What's the Best Video Game Movie?

What's the Best Video Game Movie?

COMMUNITY QUESTION | There have been a lot of video game adaptations over the years, and this year already has two major ones.

Earlier this month, the film Tomb Raider premiered, an adaptation of Crystal Dynamic's 2013 reboot of the classic video game series. It's been pretty successful, doubling its budget at the box office only a couple weeks after its release. It's also one of the best-reviewing video game adaptations ever, with a Rotten Tomatoes score of 50 percent. Which isn't great, but isn't the absolute worst either! (Comparatively, 2010's Prince of Persia: The Sands of Time stands at 36 percent.)

This weekend Ready Player One, the Steven Spielberg-directed adaptation of the novel of the same, is releasing, with dozens of video game references in it to be found. (The trailer alone features familiar video game heroines Tracer and Chun-Li, for instance.) For all the hate Ready Player One gets, at least we're not walking into what could have been Steven Spielberg's Armada this weekend. On April 13, a film adaptation of the Midway game Rampage will also be releasing, big ol' monsters in tow. Seemingly, there's never been a better time for video games and movies. Heck, even Wreck-it Ralph 2 is coming out this year.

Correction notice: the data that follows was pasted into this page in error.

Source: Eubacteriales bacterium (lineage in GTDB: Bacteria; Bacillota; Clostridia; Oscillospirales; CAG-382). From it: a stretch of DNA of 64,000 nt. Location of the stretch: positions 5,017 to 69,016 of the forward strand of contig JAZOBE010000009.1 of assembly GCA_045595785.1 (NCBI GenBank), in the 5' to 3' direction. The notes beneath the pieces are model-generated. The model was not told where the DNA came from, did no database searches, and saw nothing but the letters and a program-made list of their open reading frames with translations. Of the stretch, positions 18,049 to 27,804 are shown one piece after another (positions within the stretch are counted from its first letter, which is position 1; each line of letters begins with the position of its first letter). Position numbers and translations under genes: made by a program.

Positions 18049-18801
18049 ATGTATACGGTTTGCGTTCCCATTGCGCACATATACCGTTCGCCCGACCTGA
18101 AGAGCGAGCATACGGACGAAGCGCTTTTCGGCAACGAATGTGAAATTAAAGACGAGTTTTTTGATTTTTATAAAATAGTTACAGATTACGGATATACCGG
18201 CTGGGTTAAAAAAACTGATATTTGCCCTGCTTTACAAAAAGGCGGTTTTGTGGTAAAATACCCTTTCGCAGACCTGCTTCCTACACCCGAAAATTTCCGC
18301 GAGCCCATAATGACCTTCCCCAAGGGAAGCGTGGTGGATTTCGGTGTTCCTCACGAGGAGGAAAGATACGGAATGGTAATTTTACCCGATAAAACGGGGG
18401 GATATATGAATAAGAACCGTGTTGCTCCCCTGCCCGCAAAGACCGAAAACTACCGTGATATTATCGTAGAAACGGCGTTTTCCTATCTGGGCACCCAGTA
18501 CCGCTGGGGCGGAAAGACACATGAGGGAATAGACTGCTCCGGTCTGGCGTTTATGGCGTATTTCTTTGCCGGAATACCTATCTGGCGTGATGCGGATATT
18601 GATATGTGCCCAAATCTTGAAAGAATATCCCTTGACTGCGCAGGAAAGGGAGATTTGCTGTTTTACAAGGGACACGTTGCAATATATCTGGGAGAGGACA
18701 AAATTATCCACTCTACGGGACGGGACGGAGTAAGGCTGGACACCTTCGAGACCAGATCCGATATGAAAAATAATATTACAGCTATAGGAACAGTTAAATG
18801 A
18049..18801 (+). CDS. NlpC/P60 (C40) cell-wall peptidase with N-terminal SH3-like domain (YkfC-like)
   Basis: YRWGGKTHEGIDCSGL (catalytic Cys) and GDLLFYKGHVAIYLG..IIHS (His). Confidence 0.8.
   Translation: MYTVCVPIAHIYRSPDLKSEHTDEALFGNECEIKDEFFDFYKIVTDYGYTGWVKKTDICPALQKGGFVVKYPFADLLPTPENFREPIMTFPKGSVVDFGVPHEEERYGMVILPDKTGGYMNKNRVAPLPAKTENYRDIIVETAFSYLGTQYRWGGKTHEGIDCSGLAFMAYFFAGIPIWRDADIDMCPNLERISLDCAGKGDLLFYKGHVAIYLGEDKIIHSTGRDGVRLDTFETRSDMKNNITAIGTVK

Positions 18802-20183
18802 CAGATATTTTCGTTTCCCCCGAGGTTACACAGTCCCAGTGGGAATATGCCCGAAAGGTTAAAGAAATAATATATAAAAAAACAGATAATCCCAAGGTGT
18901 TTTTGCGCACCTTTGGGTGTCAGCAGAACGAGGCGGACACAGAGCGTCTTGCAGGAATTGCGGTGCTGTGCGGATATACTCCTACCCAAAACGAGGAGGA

In the meantime though, as we waffle between seeing Ready Player One, Rampage, Tomb Raider, or something completely not-video game related at all in the coming weeks, let's answer this question: What do you think is the best video game movie of all time?

Kat Bailey Editor-in-Chief

Does Scott Pilgrim count? I don't think it's technically a "video game film," but it's close. Wreck-It Ralph is an affectionate tribute to the medium we love. But in terms of video game adaptations, my heart lies with Street Fighter: The Movie. I don't like Mortal Kombat in any of its forms, Super Mario Bros is simply wretched, and most other adaptations are flatout boring. Anyone remember that Prince of Persia movie with Jake Gyllenhall? No? Of course not.

But Street Fighter: The Movie is a masterpiece of schlock, mostly owing to the amazing performance of legendary actor Raul Julia. Julia owns that entire film, his eyes bulging as he delivers one-liner after one-liner. He single-handedly made "For me, it was Tuesday" into a meme.

It's admittedly a bit of a rough watch owing to the fact that Raul Julia was suffering from the stomach cancer that would soon claim his life. He's frail and sickly-looking, and you can tell that he's in intense pain. But he still manages to summon the energy to deliver one of my favorite comic villain performances ever. When put together with the awful camera work, props, and stunts, as well as the reliably terrible acting of Jean-Claude Van Damme, it is the absolute height of the bad movie pantheon. It's my favorite video game movie by a mile.

Mike Williams Reviews Editor

Mortal Kombat. Is there even another choice? The primary problem with video game adaptations when it comes to films is the truth is game stories usually aren't that great because play and player interaction is a larger part of the picture. If you play game movies mostly straight, you miss part of what makes a game work. It's adaptation, not a direct translation.